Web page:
PREFACE: There are few times in my life when I wish I had more interactions with cops. They’re my kryptonite. Doesn’t matter if I’m doing something wrong or doing nothing at all, I will consistently be afraid.

One of my first clients was through a roommate connection. He sent me some links of an old high-school friend  who he thought was talented. ‘Mike’ got me in touch with the old classmate, ‘Eric’. We talked for a bit and eventually got to talking about how he opened up for a pretty big rap group called The New Boyz. Yes they do spell it with a Z. Yes, they are actually popular. Here’s their most famous song, “You’re a Jerk”  Please don’t get me started…

Anyway, all was going well and he came down to record a couple songs in Baltimore. He was very raw, but impressive nonetheless. He was definitely going to be a long-term project. I got the ball rolling- had him sign a contact, gave him a little advice, and sent out his music to some of the people I’ve worked with before.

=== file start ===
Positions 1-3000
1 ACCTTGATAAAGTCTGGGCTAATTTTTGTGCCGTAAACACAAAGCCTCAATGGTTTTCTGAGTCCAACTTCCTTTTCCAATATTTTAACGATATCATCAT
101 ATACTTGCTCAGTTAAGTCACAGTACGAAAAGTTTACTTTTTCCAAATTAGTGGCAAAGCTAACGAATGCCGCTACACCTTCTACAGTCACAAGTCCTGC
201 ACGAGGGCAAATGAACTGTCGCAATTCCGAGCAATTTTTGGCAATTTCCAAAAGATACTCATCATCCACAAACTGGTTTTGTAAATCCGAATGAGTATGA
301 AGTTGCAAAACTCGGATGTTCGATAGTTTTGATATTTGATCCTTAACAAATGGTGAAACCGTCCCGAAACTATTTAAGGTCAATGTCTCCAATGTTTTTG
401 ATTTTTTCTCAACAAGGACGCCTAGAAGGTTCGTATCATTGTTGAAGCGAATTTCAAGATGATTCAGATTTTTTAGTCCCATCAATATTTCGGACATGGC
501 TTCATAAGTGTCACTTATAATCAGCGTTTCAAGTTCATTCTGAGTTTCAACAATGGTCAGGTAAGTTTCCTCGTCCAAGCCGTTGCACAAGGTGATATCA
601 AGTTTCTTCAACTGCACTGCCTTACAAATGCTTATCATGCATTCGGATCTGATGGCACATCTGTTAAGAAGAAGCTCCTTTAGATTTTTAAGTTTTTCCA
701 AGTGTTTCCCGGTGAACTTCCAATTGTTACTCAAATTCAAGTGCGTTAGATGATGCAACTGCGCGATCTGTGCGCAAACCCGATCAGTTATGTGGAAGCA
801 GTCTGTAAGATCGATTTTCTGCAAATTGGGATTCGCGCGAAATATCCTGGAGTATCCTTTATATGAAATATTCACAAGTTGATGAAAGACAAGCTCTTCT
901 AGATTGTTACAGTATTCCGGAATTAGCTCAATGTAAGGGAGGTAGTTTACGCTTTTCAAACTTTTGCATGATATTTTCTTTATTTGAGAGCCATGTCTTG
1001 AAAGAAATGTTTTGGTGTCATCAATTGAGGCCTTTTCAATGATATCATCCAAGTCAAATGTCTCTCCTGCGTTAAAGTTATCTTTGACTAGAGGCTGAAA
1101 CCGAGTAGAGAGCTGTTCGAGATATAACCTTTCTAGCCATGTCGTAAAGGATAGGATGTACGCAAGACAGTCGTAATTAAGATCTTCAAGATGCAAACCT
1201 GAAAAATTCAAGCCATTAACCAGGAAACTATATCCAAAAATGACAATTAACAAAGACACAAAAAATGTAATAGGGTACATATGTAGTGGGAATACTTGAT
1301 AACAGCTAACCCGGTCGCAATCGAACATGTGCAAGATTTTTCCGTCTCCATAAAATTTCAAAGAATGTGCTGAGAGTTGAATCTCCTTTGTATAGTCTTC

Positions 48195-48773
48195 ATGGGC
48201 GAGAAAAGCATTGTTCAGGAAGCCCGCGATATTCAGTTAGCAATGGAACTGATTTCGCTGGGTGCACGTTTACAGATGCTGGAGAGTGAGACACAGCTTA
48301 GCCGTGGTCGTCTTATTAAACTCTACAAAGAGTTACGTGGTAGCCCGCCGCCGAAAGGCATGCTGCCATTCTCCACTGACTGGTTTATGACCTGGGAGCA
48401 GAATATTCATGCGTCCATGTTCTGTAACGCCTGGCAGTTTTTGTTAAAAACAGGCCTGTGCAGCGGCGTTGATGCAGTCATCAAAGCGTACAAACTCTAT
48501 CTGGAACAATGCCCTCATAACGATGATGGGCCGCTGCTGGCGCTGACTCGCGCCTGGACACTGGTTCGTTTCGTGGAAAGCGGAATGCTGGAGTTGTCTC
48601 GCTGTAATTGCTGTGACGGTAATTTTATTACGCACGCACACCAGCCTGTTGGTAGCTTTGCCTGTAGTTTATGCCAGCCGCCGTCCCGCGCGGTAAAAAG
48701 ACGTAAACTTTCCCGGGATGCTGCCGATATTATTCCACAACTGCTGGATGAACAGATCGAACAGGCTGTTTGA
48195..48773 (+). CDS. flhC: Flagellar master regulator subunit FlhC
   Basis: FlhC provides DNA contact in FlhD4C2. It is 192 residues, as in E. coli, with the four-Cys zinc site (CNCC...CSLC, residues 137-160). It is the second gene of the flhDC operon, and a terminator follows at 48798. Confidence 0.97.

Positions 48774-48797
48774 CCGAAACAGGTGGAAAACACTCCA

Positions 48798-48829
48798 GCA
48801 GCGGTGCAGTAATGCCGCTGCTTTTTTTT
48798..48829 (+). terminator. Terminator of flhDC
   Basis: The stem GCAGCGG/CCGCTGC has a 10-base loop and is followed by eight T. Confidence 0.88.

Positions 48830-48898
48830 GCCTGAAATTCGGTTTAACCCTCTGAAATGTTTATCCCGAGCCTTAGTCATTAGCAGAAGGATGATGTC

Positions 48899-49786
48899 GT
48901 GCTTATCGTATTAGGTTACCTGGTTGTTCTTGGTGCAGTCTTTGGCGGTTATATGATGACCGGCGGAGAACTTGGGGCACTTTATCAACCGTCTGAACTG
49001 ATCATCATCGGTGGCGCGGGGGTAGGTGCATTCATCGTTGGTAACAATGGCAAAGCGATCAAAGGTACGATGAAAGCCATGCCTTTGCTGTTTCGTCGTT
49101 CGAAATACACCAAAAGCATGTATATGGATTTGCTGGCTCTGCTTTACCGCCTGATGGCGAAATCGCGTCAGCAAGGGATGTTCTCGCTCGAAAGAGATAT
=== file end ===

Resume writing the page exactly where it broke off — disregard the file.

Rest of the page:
He started to link up with a finalist from The Voice, Vince Kidd.

A couple months later, we scheduled a concert at Penn State. Beforehand, we went to a studio nearby to get a short recording session.  The studio was actually attached to a massive church. No lie, he was rapping about money, h*es and the ‘movie’ lifestyle just down the hall from the Sunday service. We probably should have done a little more research on the studio…


How to Not Book a Venue Part II


As I enter, the bouncer sticks his arm out like he’s a toll. Just my luck. So I hand him my ID, he looks at it and doesn’t even say anything just does the obnoxious motion with his fingers to get out of his bar.